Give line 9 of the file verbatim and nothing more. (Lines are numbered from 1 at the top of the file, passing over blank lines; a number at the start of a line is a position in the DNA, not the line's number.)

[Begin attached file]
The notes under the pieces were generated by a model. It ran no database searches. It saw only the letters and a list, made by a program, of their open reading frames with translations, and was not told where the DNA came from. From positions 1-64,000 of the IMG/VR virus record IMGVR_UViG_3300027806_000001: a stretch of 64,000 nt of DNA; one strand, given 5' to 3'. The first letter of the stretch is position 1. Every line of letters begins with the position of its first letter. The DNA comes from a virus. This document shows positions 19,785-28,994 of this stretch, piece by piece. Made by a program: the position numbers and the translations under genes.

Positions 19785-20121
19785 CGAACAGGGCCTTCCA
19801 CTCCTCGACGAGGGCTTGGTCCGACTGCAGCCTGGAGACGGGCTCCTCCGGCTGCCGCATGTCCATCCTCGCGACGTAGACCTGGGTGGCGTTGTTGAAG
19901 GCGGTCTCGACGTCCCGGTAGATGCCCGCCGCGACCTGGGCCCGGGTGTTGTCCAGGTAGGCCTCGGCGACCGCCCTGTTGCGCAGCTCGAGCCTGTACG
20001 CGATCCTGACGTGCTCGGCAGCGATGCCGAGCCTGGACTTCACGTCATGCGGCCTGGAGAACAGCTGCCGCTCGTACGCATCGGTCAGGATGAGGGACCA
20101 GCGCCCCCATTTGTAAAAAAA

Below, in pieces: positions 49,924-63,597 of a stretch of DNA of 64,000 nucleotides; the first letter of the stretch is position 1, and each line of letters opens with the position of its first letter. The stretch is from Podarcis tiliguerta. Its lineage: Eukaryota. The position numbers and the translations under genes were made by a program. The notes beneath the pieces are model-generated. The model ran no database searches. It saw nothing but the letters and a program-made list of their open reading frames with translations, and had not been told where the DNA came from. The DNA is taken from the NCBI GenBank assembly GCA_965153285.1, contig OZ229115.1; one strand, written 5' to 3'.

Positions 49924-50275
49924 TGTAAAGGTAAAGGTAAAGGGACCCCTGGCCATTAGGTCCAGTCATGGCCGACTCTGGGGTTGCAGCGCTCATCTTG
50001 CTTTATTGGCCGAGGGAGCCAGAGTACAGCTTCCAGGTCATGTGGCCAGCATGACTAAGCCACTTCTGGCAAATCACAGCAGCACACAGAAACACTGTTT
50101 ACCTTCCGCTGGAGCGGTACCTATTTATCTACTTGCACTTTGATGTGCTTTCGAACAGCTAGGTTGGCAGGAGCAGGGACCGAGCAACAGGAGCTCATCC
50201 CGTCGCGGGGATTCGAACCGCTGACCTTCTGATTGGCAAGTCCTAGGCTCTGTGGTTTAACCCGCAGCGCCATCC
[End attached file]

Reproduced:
Positions 49924-50275